There is a lot to be said for the sudden upsurge in Mutual Aid groups up and down the country due to Covid-19. From the ways in which many of those groups are laced with individualism and charity, to the ways in which conversations around deserving and undeserving poor have occasionally materialised, not to mention regular incursions of casual white supremacy and classism. These aren’t the things I want to focus upon right now, though they will shimmer in the background throughout.

Despite the criticisms, I think the emergence of these Mutual Aid groups is a positive. It speaks to the fact that despite a decade or twenty of propaganda by the owning and ruling class, a large number of us maintain a level of recognition that we aren’t just individuals, that we our entanglements with one another matter, and that we are both reliant on each other and responsible for one another. Not only does that recognition exist, but we are able in different ways to act upon it. I had never doubted this was the case amongst the communities and neighbourhoods I am from, where poverty is high, and social bonds are thicker, but in what is undoubtedly a social health crisis, and an economic crisis, it appears that in communities where security are the norm, this recognition and the impulse to act on it are coming to the fore. As the state tries to point fingers and encourage us to brand our friends and neighbours as selfish people, many are getting down to the work of looking after our communties.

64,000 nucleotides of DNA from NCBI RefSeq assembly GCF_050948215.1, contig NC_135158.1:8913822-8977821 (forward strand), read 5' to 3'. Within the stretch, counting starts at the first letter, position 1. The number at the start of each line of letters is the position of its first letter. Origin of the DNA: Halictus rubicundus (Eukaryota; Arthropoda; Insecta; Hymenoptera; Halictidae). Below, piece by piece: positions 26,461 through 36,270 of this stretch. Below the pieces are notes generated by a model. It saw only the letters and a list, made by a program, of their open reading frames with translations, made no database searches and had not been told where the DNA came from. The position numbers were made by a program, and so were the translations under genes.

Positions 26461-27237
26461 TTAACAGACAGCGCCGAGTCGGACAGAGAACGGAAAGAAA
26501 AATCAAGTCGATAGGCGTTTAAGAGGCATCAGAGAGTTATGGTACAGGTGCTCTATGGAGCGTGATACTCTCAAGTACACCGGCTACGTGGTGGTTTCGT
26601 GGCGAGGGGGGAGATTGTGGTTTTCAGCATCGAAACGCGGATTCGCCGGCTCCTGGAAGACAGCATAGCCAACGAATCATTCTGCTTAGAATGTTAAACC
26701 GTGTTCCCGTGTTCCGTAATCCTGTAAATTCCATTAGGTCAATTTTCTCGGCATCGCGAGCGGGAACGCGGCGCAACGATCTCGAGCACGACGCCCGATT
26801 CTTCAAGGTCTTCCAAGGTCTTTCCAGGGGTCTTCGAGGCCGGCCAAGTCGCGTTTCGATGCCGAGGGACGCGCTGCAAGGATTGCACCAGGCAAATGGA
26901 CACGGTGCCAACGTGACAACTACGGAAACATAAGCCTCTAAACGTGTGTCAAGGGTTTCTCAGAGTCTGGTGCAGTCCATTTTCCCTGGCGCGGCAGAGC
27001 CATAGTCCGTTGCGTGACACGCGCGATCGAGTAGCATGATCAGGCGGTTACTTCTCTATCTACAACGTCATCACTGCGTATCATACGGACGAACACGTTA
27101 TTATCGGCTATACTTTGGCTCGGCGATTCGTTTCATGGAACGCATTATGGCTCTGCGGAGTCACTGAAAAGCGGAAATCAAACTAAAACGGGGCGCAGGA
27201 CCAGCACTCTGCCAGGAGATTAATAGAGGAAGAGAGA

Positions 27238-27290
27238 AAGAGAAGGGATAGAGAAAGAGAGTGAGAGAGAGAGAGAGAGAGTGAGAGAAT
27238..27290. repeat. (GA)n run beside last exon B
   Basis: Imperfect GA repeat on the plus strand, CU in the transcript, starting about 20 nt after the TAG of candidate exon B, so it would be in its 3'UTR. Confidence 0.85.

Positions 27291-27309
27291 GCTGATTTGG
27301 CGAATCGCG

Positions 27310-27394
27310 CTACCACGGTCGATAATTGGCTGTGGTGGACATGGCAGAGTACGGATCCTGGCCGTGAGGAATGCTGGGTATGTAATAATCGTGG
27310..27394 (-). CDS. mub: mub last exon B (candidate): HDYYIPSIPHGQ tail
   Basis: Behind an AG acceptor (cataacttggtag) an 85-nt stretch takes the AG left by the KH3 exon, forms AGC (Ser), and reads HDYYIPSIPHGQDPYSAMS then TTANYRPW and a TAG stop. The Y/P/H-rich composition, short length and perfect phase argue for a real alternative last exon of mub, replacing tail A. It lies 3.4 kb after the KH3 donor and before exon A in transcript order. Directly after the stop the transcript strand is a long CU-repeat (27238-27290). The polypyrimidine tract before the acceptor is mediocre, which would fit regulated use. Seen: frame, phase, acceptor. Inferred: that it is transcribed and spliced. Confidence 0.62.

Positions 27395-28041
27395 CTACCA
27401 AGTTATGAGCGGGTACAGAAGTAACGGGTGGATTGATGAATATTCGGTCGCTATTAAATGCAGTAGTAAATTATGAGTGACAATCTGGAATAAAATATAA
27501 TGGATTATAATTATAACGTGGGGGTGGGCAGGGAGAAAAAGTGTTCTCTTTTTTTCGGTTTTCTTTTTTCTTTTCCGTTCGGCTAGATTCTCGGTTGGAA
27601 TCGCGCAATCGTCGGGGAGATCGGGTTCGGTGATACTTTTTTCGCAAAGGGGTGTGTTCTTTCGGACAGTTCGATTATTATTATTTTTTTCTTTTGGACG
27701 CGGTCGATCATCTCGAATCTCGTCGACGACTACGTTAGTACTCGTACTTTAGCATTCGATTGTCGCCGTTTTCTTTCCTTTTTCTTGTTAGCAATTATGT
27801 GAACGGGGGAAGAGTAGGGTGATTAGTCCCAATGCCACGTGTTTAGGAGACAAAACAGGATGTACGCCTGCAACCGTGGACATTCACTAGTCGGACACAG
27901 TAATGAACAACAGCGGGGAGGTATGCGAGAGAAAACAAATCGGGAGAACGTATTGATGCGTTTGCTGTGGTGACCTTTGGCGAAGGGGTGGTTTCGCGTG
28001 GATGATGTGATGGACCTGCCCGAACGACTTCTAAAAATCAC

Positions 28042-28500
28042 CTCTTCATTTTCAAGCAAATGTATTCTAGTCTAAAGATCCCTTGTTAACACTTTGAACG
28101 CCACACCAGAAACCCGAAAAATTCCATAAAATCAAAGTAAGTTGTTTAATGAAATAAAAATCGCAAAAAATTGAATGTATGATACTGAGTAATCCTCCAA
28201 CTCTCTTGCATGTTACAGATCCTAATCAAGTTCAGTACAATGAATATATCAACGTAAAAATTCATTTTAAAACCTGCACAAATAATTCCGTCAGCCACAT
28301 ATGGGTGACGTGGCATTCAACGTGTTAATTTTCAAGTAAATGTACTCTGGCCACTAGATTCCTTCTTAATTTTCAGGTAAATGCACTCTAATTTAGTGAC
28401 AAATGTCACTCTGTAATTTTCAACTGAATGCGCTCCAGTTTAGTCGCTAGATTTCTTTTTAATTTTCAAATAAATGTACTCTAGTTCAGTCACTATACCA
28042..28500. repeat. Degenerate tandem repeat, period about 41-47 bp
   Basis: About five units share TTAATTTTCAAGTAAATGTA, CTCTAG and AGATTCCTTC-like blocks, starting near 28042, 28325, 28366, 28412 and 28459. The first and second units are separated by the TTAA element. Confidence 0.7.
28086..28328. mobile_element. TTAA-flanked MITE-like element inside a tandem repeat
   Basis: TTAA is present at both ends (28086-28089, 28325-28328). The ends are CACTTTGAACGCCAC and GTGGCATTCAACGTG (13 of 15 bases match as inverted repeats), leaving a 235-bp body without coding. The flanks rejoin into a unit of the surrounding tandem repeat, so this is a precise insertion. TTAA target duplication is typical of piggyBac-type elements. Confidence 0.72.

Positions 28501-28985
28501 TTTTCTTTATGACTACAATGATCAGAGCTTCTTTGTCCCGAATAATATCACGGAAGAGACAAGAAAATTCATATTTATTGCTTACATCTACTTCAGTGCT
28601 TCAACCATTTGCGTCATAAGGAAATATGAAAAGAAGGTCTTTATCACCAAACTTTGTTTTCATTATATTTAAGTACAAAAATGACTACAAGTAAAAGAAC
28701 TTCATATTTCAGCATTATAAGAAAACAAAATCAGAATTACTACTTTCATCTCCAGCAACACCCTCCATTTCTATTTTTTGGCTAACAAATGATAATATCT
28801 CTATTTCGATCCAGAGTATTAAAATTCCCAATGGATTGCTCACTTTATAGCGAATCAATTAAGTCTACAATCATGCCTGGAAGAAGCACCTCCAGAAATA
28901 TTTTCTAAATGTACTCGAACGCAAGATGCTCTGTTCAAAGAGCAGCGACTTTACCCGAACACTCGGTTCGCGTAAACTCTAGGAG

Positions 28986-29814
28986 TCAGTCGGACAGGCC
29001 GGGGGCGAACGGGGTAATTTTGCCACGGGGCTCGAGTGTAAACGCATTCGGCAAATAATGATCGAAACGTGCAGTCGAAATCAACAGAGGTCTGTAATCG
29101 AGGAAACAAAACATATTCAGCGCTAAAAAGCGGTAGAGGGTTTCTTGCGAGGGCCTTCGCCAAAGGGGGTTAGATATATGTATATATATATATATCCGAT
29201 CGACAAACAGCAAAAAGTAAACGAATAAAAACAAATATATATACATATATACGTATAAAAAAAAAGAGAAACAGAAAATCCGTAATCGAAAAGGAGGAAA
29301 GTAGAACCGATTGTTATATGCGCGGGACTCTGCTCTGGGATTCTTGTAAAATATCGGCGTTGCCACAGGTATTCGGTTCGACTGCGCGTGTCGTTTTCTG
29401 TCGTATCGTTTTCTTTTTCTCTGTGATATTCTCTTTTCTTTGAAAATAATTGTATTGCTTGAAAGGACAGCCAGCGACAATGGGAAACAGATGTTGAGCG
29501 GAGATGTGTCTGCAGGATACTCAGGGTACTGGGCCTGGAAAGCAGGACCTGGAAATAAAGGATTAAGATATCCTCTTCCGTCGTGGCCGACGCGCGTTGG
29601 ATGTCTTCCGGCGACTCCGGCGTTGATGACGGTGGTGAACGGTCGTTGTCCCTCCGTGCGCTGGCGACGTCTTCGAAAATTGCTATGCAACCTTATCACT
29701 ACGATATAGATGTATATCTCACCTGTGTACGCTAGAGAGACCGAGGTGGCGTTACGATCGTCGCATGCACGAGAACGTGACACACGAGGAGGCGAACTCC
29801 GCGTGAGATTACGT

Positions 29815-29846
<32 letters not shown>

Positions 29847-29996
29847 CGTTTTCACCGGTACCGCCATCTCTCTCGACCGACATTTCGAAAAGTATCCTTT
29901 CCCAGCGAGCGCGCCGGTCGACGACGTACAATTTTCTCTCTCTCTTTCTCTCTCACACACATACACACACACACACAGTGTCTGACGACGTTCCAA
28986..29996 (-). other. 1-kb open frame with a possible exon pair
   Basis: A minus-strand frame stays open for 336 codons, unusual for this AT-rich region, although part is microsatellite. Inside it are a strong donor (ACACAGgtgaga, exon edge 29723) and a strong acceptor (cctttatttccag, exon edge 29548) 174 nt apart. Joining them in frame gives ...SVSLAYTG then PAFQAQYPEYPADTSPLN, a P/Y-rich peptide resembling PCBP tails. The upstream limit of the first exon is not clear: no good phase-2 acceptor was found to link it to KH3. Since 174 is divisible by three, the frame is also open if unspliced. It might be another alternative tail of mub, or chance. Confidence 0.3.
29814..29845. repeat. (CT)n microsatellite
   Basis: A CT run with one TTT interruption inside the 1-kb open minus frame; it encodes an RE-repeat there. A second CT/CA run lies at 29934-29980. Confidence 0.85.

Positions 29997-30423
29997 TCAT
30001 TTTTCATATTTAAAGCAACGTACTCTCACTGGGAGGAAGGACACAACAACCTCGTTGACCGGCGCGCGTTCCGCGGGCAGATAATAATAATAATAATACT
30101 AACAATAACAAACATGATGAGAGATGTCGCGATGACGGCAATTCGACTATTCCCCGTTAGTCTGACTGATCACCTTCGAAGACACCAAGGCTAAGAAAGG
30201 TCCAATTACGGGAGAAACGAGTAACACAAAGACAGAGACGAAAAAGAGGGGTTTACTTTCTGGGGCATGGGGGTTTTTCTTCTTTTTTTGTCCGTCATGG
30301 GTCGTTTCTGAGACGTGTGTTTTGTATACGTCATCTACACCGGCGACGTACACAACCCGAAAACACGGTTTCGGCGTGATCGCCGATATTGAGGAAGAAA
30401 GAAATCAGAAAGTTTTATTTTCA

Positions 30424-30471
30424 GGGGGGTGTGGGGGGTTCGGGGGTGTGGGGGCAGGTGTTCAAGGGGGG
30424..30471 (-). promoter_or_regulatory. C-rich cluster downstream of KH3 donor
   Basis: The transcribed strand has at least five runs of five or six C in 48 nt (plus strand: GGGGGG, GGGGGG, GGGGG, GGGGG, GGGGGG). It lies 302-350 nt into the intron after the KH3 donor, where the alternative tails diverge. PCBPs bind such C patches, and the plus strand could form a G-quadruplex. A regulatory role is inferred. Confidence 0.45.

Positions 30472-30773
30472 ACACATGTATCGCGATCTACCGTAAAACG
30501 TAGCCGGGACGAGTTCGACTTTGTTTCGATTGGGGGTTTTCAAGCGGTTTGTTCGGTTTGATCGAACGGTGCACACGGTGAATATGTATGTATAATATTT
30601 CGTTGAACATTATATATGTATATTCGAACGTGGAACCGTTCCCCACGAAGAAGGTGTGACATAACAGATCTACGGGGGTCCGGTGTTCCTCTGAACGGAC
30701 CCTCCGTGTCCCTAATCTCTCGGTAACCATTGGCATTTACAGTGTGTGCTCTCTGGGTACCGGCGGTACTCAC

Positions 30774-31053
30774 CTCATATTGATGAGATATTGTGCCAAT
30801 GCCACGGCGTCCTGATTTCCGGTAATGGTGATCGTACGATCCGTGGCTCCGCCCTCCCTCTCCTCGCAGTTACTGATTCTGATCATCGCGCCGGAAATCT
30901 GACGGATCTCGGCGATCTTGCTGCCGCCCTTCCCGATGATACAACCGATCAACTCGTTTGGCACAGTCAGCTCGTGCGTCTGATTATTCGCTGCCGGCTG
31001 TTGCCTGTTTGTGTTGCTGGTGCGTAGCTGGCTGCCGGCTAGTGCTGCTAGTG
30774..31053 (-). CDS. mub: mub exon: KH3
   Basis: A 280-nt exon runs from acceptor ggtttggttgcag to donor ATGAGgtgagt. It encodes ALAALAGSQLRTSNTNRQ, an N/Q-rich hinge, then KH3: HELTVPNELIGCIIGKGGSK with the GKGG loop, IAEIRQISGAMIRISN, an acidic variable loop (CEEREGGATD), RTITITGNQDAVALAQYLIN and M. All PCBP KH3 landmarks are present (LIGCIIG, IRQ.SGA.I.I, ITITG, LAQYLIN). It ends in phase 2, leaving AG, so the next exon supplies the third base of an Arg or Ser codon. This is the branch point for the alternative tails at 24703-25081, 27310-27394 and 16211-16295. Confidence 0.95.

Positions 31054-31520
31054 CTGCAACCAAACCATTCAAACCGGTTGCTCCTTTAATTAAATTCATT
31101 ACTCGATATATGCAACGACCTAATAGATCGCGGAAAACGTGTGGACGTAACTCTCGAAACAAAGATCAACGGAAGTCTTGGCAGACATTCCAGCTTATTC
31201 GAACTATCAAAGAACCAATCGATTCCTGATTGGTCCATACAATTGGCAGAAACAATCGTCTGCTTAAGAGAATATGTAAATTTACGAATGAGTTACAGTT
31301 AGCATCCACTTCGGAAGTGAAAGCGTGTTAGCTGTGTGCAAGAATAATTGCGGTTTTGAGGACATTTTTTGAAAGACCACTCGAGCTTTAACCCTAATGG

[Read more from The Class Work Project]